Customer Reviews


91 Reviews
5 star:
 (62)
4 star:
 (17)
3 star:
 (9)
2 star:
 (3)
1 star:    (0)
 
 
 
 
 
Average Customer Review
Share your thoughts with other customers
Create your own review
 
 

The most helpful favorable review
The most helpful critical review


60 of 65 people found the following review helpful
5.0 out of 5 stars Gets me excited for Dragon Age 3
Alas, David Gaider goes a bit George R.R. Martin, as all of the three Dragon Age tie-in books so far, including this one, just has to involve a group of people traveling somewhere in order to do something. Which I suppose is fitting for a book based on a video game world--you go off and do quests and whatnot. It's a very fun read though.

Fans of the game...
Published on December 20, 2011 by B.W.

versus
3 of 4 people found the following review helpful
3.0 out of 5 stars More of the Dragon Age you love, but little that is new or interesting
When I read David Gaider's first Dragon Age novel, The Stolen Throne, I was completely blown away. From the heartbreaking "love quadrangle" between Maric, Rowan, Katriel, and Loghain, to the Deep Roads, the darkspawn, and the ever-ominous Witch of the Wilds, Gaider's characters, plotting, and world building stand head and shoulders above most game novelizations. The...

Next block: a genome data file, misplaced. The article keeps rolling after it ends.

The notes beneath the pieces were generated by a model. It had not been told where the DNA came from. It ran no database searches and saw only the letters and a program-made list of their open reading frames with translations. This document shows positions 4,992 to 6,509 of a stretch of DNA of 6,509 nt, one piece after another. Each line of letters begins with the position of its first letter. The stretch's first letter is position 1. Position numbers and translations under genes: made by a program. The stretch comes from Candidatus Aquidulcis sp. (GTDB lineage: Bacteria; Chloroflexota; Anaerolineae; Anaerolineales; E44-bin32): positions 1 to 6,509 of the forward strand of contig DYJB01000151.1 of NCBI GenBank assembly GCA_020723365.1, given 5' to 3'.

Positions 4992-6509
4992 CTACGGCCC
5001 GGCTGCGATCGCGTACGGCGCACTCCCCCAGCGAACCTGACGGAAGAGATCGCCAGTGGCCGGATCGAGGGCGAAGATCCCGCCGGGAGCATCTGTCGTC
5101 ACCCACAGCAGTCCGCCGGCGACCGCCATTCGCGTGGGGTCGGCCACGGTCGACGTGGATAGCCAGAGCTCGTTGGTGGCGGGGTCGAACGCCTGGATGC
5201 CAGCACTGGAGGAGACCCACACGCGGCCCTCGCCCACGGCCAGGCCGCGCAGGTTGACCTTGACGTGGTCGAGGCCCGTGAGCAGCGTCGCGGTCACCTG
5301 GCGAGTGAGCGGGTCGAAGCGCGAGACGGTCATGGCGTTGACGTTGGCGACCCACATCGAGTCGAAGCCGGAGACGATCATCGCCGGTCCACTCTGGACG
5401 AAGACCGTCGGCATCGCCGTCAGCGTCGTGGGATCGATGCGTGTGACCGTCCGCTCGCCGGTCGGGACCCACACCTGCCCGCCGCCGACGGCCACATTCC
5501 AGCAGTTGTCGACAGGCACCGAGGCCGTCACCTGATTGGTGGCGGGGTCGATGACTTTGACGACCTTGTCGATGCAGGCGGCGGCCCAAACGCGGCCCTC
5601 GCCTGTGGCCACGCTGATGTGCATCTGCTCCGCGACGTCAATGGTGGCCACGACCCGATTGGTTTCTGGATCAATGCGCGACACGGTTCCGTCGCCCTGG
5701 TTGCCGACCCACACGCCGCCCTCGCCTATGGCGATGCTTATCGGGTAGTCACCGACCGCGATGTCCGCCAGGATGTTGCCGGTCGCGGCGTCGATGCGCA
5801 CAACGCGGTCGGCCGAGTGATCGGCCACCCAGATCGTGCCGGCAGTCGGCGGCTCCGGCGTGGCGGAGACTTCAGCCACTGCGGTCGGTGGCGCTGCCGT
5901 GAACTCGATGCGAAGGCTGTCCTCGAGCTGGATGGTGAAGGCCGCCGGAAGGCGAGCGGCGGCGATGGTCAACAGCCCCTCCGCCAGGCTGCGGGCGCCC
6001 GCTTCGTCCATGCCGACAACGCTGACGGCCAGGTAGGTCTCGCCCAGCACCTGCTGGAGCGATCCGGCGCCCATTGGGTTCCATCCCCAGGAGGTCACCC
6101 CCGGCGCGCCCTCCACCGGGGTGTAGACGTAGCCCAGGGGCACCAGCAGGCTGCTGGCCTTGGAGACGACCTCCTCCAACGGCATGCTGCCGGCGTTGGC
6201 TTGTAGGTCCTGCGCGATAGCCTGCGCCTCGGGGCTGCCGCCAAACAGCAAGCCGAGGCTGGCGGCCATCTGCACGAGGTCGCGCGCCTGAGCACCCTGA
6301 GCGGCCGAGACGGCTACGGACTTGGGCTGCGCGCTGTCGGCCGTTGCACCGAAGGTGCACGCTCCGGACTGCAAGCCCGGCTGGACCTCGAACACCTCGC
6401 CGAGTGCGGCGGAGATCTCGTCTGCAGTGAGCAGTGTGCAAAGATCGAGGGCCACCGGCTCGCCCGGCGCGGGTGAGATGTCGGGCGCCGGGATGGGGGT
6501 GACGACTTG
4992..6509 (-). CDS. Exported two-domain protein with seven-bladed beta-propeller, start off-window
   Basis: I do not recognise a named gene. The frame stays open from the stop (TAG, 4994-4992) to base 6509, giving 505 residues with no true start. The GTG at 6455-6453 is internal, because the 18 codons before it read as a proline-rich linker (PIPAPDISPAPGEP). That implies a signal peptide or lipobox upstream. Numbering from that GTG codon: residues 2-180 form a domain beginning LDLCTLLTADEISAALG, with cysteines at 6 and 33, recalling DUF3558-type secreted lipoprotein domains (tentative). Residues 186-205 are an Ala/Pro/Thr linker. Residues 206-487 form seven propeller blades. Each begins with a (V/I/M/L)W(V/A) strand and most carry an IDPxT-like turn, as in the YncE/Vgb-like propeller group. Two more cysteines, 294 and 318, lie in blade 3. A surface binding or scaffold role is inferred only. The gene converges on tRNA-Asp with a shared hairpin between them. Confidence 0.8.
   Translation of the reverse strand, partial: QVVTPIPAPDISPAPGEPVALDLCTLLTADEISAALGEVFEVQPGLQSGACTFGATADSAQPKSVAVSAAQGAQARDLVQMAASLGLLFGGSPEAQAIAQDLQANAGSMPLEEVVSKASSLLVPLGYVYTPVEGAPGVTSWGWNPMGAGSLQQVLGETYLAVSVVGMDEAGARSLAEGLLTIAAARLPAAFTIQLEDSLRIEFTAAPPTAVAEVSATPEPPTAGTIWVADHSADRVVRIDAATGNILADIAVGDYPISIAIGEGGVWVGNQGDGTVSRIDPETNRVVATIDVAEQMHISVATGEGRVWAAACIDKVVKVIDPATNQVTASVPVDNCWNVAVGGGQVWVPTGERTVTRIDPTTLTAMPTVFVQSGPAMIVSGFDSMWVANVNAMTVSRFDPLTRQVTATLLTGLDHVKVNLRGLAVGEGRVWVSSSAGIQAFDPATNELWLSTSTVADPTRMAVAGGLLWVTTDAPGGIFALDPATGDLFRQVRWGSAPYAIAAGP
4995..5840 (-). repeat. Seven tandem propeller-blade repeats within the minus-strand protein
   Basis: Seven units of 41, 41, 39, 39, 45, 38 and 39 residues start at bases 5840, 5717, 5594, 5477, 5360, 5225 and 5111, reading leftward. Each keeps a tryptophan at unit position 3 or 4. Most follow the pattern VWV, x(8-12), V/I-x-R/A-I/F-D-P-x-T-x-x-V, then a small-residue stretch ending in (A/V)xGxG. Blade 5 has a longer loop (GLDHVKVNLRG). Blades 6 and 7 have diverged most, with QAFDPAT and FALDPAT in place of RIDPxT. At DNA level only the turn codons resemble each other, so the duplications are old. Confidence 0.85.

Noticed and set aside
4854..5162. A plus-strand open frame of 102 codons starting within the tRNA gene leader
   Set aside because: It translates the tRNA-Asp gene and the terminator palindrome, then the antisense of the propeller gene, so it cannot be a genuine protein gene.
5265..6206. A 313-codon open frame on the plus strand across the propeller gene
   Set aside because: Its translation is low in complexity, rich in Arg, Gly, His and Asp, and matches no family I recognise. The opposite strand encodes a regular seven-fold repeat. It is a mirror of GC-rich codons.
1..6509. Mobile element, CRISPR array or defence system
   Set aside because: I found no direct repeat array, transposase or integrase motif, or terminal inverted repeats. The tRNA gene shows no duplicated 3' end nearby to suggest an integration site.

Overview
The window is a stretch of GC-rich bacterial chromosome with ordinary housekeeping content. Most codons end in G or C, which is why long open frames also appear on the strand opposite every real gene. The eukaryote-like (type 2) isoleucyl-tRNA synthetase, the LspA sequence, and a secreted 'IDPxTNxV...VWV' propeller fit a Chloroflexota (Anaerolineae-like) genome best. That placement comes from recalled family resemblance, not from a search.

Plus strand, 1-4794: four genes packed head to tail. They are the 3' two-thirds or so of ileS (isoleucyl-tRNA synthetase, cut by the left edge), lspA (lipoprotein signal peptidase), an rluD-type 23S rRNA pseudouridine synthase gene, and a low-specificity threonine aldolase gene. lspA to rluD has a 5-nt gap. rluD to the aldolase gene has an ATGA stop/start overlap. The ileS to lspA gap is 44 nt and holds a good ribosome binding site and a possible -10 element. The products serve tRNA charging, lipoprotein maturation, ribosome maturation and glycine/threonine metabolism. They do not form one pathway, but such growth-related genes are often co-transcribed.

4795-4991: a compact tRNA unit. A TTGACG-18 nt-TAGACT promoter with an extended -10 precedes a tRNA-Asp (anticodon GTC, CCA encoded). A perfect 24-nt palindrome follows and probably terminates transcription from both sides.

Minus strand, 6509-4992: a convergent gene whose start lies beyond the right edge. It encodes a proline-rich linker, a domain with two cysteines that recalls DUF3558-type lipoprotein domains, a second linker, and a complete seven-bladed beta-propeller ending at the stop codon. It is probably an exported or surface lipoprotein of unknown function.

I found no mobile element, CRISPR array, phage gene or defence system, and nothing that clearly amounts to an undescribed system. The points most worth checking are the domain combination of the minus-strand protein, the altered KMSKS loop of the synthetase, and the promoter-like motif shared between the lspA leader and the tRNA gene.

Published 15 months ago by David M. Slagle


‹ Previous | 1 210 | Next ›
Most Helpful First | Newest First

60 of 65 people found the following review helpful
5.0 out of 5 stars Gets me excited for Dragon Age 3, December 20, 2011
Verified Purchase(What's this?)
This review is from: Dragon Age: Asunder (Kindle Edition)
Alas, David Gaider goes a bit George R.R. Martin, as all of the three Dragon Age tie-in books so far, including this one, just has to involve a group of people traveling somewhere in order to do something. Which I suppose is fitting for a book based on a video game world--you go off and do quests and whatnot. It's a very fun read though.

Fans of the game series (and if you're reading the book, you probably are one) will probably enjoy:
- The backdrop - centered around the Templar/Mage conflict, with a healthy (unhealthy?) dash of demons thrown in. You'd be surprised (or maybe not so surprised--more details-oriented fans have debated this for a while actually) who they can possess.